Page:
According to a 2014 KPMG report titled, “Unlocking the potential of Africa’s NOCs” which was done to investigate the growth strategies and growing pains of NOCs in emerging oil producing countries like Uganda, managing recruitment and skills development was consistently identified as a major challenge.
At her farewell party organized by the Uganda Chamber of Mines and Petroleum (UCMP) early this month, Wapakabulo recalled how she had to do everything from scratch in her one-room office at the Ministry of Energy and Mineral Development headquarters at Amber House in Kampala.
“My first phone call was to a friend to find someone who could design a logo for the company,” she said, “I have always thought that if you don’t know something, you get people around you who know.”
Soon she got joined by Peter Muliisa, the Chief Legal and Corporate Affairs Officer at UNOC, and Proscovia Nabbanja—the Chief Operating Officer.
Within months several departments in the company were filled with competent professionals. At the time of her resignation, UNOC had about 100 employees and had relocated to more spacious offices along Yusuf Lule in Kampala.
“People always wonder why I don’t get overwhelmed (but) I have got fantastic people around me who are the best at what they do and my role is only coordinating and driving that (team),” Wapakabulo said last September during an inspirational interview with INSEAD—the French university where she did her EMBA.
At a more strategic level, Wapakabulo is credited with successfully setting up two subsidiary companies –the Uganda Refinery Holding Company Limited (URHC) that is responsible for refining and involvement in the petrochemical businesses; and the National Pipeline Company (U) Limited (NPC) that is responsible for the pipeline and downstream storage ventures.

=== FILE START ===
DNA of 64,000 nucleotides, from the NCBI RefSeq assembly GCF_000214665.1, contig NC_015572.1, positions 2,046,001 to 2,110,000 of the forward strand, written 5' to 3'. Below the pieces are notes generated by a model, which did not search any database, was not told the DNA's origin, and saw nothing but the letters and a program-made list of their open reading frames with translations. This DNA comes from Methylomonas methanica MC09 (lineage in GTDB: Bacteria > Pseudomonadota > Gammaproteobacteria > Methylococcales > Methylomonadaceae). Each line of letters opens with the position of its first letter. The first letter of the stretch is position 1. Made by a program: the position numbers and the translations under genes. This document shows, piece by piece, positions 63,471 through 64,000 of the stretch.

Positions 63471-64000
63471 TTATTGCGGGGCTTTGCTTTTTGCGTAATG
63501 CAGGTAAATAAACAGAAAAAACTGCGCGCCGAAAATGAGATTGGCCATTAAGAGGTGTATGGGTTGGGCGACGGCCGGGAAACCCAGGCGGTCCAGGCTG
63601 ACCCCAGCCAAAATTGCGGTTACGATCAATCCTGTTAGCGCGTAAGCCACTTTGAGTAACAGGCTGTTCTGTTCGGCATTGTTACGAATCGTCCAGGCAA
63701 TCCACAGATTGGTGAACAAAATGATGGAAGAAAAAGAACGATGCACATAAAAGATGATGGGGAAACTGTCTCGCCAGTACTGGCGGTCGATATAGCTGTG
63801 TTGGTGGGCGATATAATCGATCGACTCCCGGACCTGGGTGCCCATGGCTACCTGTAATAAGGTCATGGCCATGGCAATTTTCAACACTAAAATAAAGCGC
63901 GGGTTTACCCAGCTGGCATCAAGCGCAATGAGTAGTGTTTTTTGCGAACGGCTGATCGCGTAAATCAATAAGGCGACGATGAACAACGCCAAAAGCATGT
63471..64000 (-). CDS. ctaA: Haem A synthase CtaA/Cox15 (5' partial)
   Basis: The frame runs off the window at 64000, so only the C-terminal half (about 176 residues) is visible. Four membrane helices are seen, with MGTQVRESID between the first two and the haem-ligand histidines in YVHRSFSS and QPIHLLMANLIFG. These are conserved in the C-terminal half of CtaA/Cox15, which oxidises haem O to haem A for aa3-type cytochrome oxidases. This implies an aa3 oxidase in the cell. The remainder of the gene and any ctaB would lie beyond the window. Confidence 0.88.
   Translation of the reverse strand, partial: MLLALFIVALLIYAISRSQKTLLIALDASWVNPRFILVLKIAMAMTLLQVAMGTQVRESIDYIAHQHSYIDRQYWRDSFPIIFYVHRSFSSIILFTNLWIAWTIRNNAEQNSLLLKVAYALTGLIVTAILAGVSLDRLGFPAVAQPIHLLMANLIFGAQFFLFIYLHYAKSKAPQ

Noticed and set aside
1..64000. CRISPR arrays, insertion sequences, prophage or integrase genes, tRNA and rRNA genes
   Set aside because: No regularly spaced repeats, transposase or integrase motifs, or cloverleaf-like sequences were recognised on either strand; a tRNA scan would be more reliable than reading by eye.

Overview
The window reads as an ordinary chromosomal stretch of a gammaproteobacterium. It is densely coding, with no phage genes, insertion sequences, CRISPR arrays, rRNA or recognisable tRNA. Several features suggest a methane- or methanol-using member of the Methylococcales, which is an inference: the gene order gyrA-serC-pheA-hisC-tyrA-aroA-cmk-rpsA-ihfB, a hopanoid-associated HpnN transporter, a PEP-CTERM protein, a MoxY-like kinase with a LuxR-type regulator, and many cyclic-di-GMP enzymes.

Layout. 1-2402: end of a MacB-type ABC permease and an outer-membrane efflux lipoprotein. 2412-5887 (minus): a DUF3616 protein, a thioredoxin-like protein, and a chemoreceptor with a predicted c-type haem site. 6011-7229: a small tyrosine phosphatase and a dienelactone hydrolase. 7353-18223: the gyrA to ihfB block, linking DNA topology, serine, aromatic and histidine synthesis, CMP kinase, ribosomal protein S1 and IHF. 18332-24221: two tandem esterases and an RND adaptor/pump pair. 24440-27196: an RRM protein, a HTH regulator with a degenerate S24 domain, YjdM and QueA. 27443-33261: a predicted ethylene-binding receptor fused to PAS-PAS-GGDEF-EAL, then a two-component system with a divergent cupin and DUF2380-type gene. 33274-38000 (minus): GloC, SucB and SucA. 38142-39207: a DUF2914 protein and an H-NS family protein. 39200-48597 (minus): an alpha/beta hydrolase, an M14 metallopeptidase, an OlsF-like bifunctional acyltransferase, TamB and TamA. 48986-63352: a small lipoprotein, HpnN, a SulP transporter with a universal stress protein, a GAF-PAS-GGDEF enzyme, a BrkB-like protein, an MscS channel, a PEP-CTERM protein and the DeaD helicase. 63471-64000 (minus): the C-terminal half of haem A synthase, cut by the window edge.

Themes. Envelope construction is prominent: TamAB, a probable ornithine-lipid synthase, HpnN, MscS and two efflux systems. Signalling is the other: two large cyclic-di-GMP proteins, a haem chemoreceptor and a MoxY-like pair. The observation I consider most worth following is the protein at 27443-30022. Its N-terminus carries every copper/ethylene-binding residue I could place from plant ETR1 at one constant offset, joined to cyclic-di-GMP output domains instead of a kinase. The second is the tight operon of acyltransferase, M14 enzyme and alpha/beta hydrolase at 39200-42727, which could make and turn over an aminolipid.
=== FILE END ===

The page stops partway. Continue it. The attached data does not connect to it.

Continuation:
In order to ensure government has strategic fuel reserves; UNOC entered into a joint venture with One Petroleum Ltd under the Jinja Storage Terminal to ensure rehabilitation, operation and management of the terminal to industry standards. The terminal is now fully rehabilitated.
Under the oil refinery project, Wapakabulo together with her team worked on the refinery front- end loading and selection of a refinery configuration fit for Uganda’s economic growth. In the downstream sub-sector, she secured the licenses for the importation, storage, wholesale, distribution and exportation of bulk petroleum products. These licences were issued in April, last year.
By the time Wapakabulo left, UNOC had submitted application for an Exploration License to position UNOC as a key player in the sustainability of the resource profile and reserves replacement for the country.
Oil and politics
Wapakabulo also learnt quickly that the oil and gas sector is quite politicized and she had to manage the politics in order to achieve her objectives.
“I realized that 99% of this job is managing politics, and that is not just politics in the political realm, it is different stakeholders.”
“It’s about managing key stakeholders; you have to know the decision makers and influential personalities and the host communities where this work is going to be done,” she said, “It’s a mammoth stakeholder management task (which needs) time and patience and bringing people with you especially in a collaborative environment.”
Going forward, Wapakabulo’s successor, Proscovia Nabbanja, is now expected to ensure that the country’s commercial interests in the petroleum sector remain intact.
Nabbanja, who has worked at the energy ministry for about 20 years heading the technical division, is expected to oversee the implementation of Wapakabulo’s five year corporate strategy for all operations.
She will ensure that the government receives as much oil revenues as possible by increasing UNOC’s participation in the sector through employment and provision of goods and services.